ERM is targeting floating offshore wind with its concept. The company, which got £8.62 million UK funding earlier this year, has set out plans to develop GW-scale green hydrogen floating wind sites in the Celtic Sea with partner Source Energie. It says its first site (size undisclosed) under development – as part of a phased roll-out – is called “Dylan” (a Welsh sea god), about 60 km off the Welsh coast, with a target deployment date of 2027/2028.
There will be challenges. Ferguson highlights the need for an energy supply for “black start” of electrolyzers where there’s no existing power connection. There’s also a big question around safety and from that perspective it can make more sense to have electrolyzers onshore. OREC is exploring some of these areas now and has conducted a hazard identification study. While that found lots of things could go wrong, none were insurmountable, he says.
To help development of this area, OREC has been working with various players, including Vattenfall and ERM. It’s setting up a test facility to work with hydrogen from the Aberdeen hydrogen-wind pilot. But it’s also looking at a broader test facility to test hydrogen equipment, for comprehensive testing and development of hardware to help developers see what’s happening when the plug electrolysis into a wind turbine.
The GEPS Techno hybrid renewable energy platform that will host Lhyfe’s electrolyzer technology offshore Saint-Nazaire, France, this year.Photos courtesy Lhyfe
Wood Mackenzie analyst Bridget van Dorsten highlights that offshore wind is just one feedstock for hydrogen. Of the pipeline of projects announced to date, only 1/10 have an offshore wind component to powering the electrolyzer. She says targets like those set out in the REPowerEU policy will be needed to incentivise investment in green hydrogen. Likewise the ability to include hydrogen in large scale offshore wind projects also provides an incentive as it means developers can arbitrage – i.e. when there’s excess power and it’s cheap, convert it to hydrogen to then sell on when prices are higher, adds Rishab.That will mean a market developing, which currently there’s not. Prices today are on contracts, normally of around $3/kg for grey hydrogen, says van Dorsten. It’s thought that if green hydrogen can hit $2/kg, this will make it competitive. Wood Mackenzie forecasts the cost of green hydrogen – currently around $6-8/kg – to reach $2/kg in the mid-2030s, with the main driving factor (70-80%) being the cost of renewable energy.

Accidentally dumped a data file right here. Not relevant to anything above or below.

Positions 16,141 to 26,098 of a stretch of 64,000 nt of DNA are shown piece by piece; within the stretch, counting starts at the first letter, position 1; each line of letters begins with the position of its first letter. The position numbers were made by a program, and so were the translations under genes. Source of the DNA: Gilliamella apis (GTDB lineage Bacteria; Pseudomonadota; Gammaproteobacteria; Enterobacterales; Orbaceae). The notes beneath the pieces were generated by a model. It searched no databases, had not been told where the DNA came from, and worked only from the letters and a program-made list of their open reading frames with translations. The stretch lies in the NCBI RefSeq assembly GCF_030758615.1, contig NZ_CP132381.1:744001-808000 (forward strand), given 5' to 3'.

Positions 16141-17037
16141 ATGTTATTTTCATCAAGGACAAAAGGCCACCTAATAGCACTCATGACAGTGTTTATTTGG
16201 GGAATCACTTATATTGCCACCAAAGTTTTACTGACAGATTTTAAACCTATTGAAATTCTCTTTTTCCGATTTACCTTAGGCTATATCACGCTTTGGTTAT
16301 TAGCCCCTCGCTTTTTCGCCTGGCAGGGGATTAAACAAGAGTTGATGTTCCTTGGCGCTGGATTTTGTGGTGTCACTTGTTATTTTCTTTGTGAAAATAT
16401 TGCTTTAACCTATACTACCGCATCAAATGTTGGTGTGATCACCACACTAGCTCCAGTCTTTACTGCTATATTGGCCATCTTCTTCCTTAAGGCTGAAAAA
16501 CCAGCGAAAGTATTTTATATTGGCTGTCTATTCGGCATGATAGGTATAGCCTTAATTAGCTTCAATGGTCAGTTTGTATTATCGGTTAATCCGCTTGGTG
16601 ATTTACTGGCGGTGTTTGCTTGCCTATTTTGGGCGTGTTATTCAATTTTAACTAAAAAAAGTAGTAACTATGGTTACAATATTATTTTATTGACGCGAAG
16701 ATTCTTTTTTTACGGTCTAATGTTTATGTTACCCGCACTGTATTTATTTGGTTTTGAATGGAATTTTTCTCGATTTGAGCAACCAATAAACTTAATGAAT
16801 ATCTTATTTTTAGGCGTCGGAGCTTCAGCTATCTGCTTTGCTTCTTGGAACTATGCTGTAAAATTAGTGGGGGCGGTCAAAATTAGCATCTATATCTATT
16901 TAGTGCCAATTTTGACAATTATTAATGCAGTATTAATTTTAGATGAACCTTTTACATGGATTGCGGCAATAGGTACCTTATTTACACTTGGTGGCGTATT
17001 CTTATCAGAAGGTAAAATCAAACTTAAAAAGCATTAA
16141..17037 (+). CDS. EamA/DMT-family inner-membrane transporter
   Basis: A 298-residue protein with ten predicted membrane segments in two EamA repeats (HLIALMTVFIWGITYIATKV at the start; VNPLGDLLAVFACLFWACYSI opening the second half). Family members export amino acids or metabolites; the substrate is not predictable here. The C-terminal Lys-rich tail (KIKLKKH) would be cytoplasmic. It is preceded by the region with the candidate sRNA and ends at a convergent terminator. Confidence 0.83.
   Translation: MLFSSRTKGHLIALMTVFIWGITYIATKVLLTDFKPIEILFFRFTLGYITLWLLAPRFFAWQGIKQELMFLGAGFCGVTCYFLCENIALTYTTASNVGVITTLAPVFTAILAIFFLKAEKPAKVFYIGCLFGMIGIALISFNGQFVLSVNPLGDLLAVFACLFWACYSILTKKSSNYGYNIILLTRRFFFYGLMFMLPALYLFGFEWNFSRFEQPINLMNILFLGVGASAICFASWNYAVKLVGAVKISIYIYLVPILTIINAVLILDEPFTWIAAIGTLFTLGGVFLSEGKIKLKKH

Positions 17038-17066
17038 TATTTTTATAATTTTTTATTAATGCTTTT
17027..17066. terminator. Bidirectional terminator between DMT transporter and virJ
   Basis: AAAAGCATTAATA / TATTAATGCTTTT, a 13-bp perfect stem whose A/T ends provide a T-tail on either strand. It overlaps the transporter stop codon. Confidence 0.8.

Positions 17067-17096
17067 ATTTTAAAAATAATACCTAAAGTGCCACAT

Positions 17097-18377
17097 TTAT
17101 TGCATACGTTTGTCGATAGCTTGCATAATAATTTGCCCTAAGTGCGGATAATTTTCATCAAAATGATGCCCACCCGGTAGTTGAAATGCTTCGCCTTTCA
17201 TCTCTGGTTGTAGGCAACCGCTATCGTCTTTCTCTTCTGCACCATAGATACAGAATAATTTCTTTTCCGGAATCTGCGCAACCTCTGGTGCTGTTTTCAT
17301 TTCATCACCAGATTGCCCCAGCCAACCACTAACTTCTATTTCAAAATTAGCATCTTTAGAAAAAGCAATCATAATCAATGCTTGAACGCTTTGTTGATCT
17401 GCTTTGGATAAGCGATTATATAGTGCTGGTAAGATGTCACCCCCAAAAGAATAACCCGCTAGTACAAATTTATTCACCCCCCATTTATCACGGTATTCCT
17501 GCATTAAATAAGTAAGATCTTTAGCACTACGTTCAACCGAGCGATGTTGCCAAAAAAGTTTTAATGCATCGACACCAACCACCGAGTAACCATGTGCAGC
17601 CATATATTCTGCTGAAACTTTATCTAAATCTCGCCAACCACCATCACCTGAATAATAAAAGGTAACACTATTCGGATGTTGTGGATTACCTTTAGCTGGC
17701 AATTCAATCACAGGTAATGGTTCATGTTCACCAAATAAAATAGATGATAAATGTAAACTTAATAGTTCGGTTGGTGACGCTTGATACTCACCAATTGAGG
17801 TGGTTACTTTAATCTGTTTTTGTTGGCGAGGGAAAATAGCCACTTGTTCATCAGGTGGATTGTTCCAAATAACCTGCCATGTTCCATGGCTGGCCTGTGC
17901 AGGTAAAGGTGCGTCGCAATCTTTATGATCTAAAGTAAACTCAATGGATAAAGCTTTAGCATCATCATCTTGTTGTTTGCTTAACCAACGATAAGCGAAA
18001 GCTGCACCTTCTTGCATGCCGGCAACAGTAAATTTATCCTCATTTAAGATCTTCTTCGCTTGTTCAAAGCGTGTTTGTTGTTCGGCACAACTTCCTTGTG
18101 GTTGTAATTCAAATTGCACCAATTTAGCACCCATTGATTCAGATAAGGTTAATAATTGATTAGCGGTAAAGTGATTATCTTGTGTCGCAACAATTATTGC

François Paquet, Impact director of the Renewable Hydrogen Coalition (founded by Breakthrough Energy (founded by Bill Gates), SolarPower Europe and WindEurope), says renewable hydrogen is a game changer and that there’s a market emerging, with companies designing hydrogen fuelled vessels that could then go and be refuelled at an offshore wind farm where hydrogen is produced.
He highlights a project Siemens Energy is coordinating, H2Mare, a part of which is looking at just this scenario. But, “It’s still too early to say where the market and technology will go,” he says. “There are plenty of different projects looking into developing different options, onshore and offshore. “The ambition is high, but we need tools to give us the ability to deliver that,” says Paquet, highlighting challenges from permitting and the grid to auctions and manufacturing capacity. Creating certainty around the demand, is also very important, he says.